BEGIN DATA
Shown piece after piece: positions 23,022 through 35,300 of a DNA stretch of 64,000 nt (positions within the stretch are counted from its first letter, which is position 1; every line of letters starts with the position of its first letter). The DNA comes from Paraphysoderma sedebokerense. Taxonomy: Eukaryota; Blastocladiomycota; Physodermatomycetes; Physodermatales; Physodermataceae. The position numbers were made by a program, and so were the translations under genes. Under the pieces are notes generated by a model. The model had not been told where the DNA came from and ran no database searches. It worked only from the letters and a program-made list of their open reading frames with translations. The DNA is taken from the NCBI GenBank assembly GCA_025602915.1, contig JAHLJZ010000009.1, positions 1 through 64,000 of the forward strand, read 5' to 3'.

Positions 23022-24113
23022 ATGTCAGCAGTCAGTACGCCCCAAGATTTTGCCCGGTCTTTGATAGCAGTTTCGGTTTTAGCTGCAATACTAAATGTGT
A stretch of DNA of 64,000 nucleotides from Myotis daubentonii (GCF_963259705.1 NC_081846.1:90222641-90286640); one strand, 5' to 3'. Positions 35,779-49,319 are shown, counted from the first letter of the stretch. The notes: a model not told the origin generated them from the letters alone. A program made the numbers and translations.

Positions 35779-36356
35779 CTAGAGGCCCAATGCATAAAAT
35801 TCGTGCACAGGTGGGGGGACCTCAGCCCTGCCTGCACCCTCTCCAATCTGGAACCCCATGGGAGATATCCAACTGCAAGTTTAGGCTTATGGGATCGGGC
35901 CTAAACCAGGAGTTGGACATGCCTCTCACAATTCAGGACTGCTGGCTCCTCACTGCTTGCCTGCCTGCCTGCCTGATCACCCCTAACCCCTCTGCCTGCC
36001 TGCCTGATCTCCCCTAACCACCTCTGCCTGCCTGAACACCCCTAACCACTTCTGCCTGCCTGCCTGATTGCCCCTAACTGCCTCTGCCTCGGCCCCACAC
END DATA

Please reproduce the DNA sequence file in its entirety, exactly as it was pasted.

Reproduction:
Shown piece after piece: positions 23,022 through 35,300 of a DNA stretch of 64,000 nt (positions within the stretch are counted from its first letter, which is position 1; every line of letters starts with the position of its first letter). The DNA comes from Paraphysoderma sedebokerense. Taxonomy: Eukaryota; Blastocladiomycota; Physodermatomycetes; Physodermatales; Physodermataceae. The position numbers were made by a program, and so were the translations under genes. Under the pieces are notes generated by a model. The model had not been told where the DNA came from and ran no database searches. It worked only from the letters and a program-made list of their open reading frames with translations. The DNA is taken from the NCBI GenBank assembly GCA_025602915.1, contig JAHLJZ010000009.1, positions 1 through 64,000 of the forward strand, read 5' to 3'.

Positions 23022-24113
23022 ATGTCAGCAGTCAGTACGCCCCAAGATTTTGCCCGGTCTTTGATAGCAGTTTCGGTTTTAGCTGCAATACTAAATGTGT
A stretch of DNA of 64,000 nucleotides from Myotis daubentonii (GCF_963259705.1 NC_081846.1:90222641-90286640); one strand, 5' to 3'. Positions 35,779-49,319 are shown, counted from the first letter of the stretch. The notes: a model not told the origin generated them from the letters alone. A program made the numbers and translations.

Positions 35779-36356
35779 CTAGAGGCCCAATGCATAAAAT
35801 TCGTGCACAGGTGGGGGGACCTCAGCCCTGCCTGCACCCTCTCCAATCTGGAACCCCATGGGAGATATCCAACTGCAAGTTTAGGCTTATGGGATCGGGC
35901 CTAAACCAGGAGTTGGACATGCCTCTCACAATTCAGGACTGCTGGCTCCTCACTGCTTGCCTGCCTGCCTGCCTGATCACCCCTAACCCCTCTGCCTGCC
36001 TGCCTGATCTCCCCTAACCACCTCTGCCTGCCTGAACACCCCTAACCACTTCTGCCTGCCTGCCTGATTGCCCCTAACTGCCTCTGCCTCGGCCCCACAC